WA Podcast 115 – RETURN of the LONG-FORM TAKEOVER

Solving Webcomic Issues We All Face. Today’s discussion… Robin Childs (LeyLinesComic.com & MokoPress.com), Liz Staley (AdrastusComic.com), and Christina Major (Sombulus.com) have once again wrested control of the microphone for their own long, convoluted, plot-and-character-driven SCHEMES.  Fiendish!  Today we’re discussing a reader question from Krystina of SoulBound-Comic.com: “What’s a good way to deal with a text/plot […]

WA Podcast 113 – Q and A Storm

Solving Webcomic Issues We All Face. Today’s discussion… We’re tackling WA listener questions in a Social-Media-Storm of Q&A.  Robin Childs (LeyLinesComic.com & MokoPress.com), Dawn Griffin (DawnGriffinStudios.com) and Chris Flick (CapesNBabes.com) tackle your questions as they come, live from our Twitter and Facebook feeds. Krystina Atkins of the webcomic Soulbound asked:  When you have an awesome […]

WA Podcast 112 – Long-form TAKE-OVER

Solving Webcomic Issues We All Face. Today’s discussion… The long-form ladies HAVE TAKEN OVER THE PODCAST!  It seems like when people say, “webcomics” they often mean, “the funny strips,” ignoring all the amazing creators making sequential stories.  While there’s a lot of cross-over between these two types of comics, there are also some key differences.  […]

WA Podcast 109 – Web to Print

Solving Webcomic Issues We All Face. Today’s discussion… Michael Rhodes (BratCat Comics) asked about our thoughts and experiences creating webcomics with print in mind. Page size, colors for emissive/reflective media, RGB and CYMK, storytelling, pacing, the rhythm of the story — so much to consider!  How important is it to be mindful of how our […]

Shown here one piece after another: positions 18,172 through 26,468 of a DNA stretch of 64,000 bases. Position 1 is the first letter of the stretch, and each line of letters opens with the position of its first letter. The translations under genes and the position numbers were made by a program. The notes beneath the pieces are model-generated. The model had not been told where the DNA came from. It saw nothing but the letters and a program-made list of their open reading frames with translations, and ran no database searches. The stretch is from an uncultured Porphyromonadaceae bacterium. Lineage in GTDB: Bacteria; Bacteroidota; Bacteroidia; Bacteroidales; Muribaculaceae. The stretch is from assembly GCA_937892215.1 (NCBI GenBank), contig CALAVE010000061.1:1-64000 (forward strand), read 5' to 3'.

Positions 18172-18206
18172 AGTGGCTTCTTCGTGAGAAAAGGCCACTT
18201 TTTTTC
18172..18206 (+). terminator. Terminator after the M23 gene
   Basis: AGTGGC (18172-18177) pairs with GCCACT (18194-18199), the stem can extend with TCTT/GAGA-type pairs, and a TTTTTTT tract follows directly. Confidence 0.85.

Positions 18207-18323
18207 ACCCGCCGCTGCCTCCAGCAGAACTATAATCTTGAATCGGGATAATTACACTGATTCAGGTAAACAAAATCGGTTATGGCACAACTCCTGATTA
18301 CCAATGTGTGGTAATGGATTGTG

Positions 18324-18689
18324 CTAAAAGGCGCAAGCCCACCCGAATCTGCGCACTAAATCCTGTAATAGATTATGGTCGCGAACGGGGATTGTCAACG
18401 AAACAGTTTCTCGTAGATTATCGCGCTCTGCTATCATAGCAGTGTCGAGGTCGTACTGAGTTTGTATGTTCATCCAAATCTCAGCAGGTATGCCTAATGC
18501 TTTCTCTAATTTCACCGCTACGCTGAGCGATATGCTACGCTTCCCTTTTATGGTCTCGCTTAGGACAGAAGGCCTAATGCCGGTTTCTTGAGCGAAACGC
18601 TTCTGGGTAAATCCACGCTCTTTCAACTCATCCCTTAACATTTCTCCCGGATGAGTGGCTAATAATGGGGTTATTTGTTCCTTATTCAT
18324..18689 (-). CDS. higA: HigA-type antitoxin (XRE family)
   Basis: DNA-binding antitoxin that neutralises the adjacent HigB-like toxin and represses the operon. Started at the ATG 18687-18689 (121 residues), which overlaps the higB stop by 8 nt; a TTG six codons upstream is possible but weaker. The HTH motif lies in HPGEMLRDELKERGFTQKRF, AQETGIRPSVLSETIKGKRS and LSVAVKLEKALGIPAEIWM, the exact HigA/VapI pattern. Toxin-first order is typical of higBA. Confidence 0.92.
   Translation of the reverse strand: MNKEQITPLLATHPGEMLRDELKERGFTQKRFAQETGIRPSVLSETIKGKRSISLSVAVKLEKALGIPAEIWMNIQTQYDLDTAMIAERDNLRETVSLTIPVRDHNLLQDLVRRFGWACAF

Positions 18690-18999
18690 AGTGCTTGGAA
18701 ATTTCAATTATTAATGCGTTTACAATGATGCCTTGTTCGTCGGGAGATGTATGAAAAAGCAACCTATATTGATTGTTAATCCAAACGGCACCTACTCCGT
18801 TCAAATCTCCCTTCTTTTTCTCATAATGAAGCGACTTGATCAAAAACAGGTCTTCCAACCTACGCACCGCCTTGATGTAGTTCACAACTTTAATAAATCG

WA Podcast 100 – Starting your Story

Solving Webcomic Issues We All Face. Today’s discussion… Starting a story can be intimidating.  There are so many different things to consider!  The plot, the characters, the theme…Where to begin?  Robin (LeyLinesComic.com & MokoPress.com), Dawn (DawnGriffinStudios.com), Chris (CapesNBabes.com), and Liz (AdrastusComic.com) share their favorite resources and techniques for developing your stories and getting started. People, […]

Pick up the pace! Seven tips to keep readers engaged in slow scenes.

As a reader and creator of longform webcomics, I know there’s nothing more frustrating than stagnant scenes.  Many longform webcomics only update once a week, and those 4-5 pages only cover so much ground.  And if you’re writing a particularly extensive conversation, five minutes could easily take months.  I’ve written before about a few pacing hurdles […]

Writing Simple Pitches with Personality

A pitch is one of the hardest things for a creator to write, but it’s also vital for grabbing the attention of an audience. A solid pitch can be the difference between a new reader and a lost opportunity. Yet time and again, I hear pitches that rely on featureless genre labels or vague mash-ups […]

Writing to the Beat

When I begin writing a script, I first try to plan out the most important “beats” of the story. The beats are the key events and scenes that drive my story forward. I never begin writing until I have a solid idea of the twists and turns my plot will take. An experienced writer has […]

A Scrummy Cartoonist